School surveillance during a security drill at a Hartford school. The system was largely paid for with state money.
School surveillance during a security drill in Hartford
School surveillance during a security drill in Hartford

State officials announced new school construction protocols Friday in response to the Newtown tragedy, including exterior surveillance, blast-resistant entryways and classroom door locks — all features that might have stopped or slowed Adam Lanza’s assault on Sandy Hook Elementary a year ago.

“We’ve attempted to take an all-hazards approach,” Donald J. DeFronzo, the commissioner of the Department of Administrative Services, said shortly after releasing the new protocols. “There are no security standards now.”

The new standards must be met to qualify for the $600 million spent annually by the state to build and renovate schools, a local responsibility that is subsidized by the state based on local wealth, with an upscale suburb like Avon qualifying for 20 percent and a city like New Britain getting 80 percent.

The standards will apply to all new school construction approved for funding by the legislature after June 2014.

New requirements include surveillance at every entry onto school grounds and at the main school entrance, which much be built to resist gunfire and other blasts. Schools also must be designed so that police radio signals can reach inside.

The officials drew on the Sandy Hook incident: Lanza bypassed a locked door by blasting away at a window with an AR-15, teachers could not lock their classrooms, and police had sporadic trouble with their radios inside the school. Lanza killed 20 children and six educators.

DeFronzo said many schools may already have these safety precautions.

“It varies dramatically from one school to another,” he said during an interview.

The standards were approved unanimously by a diverse panel that included an engineer, police officer, teacher and several state agency leaders. DeFronzo said they will likely raise the cost of construction by 5 percent to 10 percent for new construction and substantial renovations.

The governor’s budget office estimated last month that $600 million will be spent for school construction in each of the next five years. It will ultimately be up to the governor and the legislature whether to pay for the additional $30 million to $60 million a year or limit the number of school projects approved.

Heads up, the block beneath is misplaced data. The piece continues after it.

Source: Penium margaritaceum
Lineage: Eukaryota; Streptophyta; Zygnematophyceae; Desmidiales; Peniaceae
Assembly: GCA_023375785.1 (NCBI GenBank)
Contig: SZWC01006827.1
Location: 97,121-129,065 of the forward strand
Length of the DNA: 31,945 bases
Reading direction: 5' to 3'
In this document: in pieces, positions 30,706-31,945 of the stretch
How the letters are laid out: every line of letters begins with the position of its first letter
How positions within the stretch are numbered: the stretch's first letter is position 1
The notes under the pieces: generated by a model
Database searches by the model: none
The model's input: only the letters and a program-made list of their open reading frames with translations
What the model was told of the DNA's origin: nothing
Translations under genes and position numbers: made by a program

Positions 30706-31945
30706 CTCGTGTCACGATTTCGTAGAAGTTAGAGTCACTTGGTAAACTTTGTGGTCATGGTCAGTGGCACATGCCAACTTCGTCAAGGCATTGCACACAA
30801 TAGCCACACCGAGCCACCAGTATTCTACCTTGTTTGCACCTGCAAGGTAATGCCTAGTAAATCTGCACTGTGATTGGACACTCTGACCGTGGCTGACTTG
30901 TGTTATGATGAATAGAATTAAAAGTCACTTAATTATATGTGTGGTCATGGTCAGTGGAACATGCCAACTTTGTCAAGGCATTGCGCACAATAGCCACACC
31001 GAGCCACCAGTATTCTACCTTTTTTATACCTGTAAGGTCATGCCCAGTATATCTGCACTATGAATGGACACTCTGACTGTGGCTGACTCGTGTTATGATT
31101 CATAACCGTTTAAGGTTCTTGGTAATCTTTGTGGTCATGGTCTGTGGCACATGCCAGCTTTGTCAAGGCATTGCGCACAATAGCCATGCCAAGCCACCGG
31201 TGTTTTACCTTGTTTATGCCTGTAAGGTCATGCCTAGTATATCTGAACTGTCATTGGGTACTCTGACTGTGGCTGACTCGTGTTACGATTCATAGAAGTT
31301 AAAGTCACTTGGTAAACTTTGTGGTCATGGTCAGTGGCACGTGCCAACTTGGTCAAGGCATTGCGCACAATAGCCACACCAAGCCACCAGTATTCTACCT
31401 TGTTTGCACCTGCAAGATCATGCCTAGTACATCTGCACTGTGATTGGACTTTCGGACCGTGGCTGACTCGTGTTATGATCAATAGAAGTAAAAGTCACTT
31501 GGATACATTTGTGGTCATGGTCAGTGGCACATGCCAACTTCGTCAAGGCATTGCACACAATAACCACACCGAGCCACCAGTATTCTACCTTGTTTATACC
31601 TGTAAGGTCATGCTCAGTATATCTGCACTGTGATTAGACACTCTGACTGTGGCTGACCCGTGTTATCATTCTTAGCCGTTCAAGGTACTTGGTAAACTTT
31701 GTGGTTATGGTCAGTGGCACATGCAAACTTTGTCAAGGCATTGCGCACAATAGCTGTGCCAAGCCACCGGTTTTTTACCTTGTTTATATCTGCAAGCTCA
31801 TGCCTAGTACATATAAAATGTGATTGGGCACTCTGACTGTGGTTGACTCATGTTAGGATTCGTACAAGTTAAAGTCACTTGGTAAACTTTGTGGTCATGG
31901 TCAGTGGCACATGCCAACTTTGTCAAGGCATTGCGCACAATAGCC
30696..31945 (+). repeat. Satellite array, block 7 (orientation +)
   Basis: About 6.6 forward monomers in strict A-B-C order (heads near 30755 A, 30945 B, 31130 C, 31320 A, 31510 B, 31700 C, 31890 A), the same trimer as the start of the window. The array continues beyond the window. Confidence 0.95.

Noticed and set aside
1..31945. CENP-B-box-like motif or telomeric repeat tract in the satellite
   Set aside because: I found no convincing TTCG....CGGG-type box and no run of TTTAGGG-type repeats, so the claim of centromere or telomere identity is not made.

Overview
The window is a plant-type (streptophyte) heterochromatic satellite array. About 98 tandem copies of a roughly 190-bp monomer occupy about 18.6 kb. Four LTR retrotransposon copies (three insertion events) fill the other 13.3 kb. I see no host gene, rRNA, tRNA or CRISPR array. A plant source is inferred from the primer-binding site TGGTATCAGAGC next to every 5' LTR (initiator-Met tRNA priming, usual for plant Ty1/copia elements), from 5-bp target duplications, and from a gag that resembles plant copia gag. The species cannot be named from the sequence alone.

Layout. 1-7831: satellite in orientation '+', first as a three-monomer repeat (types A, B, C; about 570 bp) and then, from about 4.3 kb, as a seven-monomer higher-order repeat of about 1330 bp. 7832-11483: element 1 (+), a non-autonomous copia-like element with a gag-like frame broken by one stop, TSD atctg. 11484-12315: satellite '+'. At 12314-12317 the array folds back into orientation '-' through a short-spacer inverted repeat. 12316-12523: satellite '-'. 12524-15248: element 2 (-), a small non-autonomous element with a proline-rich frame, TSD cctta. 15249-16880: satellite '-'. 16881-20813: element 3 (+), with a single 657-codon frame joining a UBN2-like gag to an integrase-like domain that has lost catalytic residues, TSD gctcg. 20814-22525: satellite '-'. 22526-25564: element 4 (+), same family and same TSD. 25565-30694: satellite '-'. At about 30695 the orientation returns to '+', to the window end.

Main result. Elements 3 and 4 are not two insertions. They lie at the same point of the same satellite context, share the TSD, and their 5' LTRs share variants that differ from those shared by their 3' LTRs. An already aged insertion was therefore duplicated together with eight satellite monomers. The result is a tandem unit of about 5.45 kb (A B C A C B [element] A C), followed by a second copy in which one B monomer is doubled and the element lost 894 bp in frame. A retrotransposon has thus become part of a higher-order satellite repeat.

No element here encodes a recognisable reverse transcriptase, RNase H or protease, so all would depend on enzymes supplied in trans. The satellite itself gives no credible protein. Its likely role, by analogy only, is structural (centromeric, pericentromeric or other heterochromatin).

“That will be a reality the legislature will have to deal with if they want to move forward with this,” DeFronzo said.

Each year, most of the 25 to 30 new school construction projects approved by the legislature are for new or substantial renovations to existing schools. And with 1,300 schools in the state and these new standards only impacting new or major renovations, it will likely be quite some time before the schools are equipped with these state safety standards, DeFronzo said.

“I would not say these things are standard practice,” he said.

The 22-page report released by his agency late Friday afternoon provides broad standards that schools will be required to follow. The appendixes cited in the report with the specifics will be released next week, DeFronzo said.

Other specifics he shared Friday include limiting the height of trees at the entrances of schools, requiring playgrounds to be a certain distance from streets, and requiring that schools have emergency notifications to alert staff immediately.

“These recommendations respect the dual priorities that schools are both secure structures and welcoming environments for learning,” Education Commissioner Stefan Pryor said in a statement.


School Safety Infrastructure Council report.

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School Construction spending, Office of Policy and Management.

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Jacqueline was CT Mirror’s Education and Housing Reporter, and an original member of the CT Mirror staff, joining shortly before our January 2010 launch. Her awards include the best-of-show Theodore A. Driscoll Investigative Award from the Connecticut Society of Professional Journalists in 2019 for reporting on inadequate inmate health care, first-place for investigative reporting from the New England Newspaper and Press Association in 2020 for reporting on housing segregation, and two first-place awards from the National Education Writers Association in 2012. She was selected for a prestigious, year-long Propublica Local Reporting Network grant in 2019, exploring a range of affordable and low-income housing issues. Before joining CT Mirror, Jacqueline was a reporter, online editor and website developer for The Washington Post Co.’s Maryland newspaper chains. Jacqueline received an undergraduate degree in journalism from Bowling Green State University and a master’s in public policy from Trinity College.

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